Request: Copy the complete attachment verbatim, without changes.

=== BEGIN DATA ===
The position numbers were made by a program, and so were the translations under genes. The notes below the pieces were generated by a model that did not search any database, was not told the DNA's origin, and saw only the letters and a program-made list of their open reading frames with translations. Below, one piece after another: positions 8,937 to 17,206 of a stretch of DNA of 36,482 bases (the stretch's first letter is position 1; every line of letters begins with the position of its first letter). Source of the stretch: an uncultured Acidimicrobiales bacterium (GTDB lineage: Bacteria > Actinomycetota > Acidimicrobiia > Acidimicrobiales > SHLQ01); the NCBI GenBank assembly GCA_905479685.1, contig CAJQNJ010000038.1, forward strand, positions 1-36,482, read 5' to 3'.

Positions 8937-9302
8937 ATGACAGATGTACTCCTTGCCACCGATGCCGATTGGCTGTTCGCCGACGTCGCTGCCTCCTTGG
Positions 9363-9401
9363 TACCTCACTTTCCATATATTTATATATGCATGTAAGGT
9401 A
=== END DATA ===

The position numbers were made by a program, and so were the translations under genes. The notes below the pieces were generated by a model that did not search any database, was not told the DNA's origin, and saw only the letters and a program-made list of their open reading frames with translations. Below, one piece after another: positions 8,937 to 17,206 of a stretch of DNA of 36,482 bases (the stretch's first letter is position 1; every line of letters begins with the position of its first letter). Source of the stretch: an uncultured Acidimicrobiales bacterium (GTDB lineage: Bacteria > Actinomycetota > Acidimicrobiia > Acidimicrobiales > SHLQ01); the NCBI GenBank assembly GCA_905479685.1, contig CAJQNJ010000038.1, forward strand, positions 1-36,482, read 5' to 3'.

Positions 8937-9302
8937 ATGACAGATGTACTCCTTGCCACCGATGCCGATTGGCTGTTCGCCGACGTCGCTGCCTCCTTGG
Positions 9363-9401
9363 TACCTCACTTTCCATATATTTATATATGCATGTAAGGT
9401 A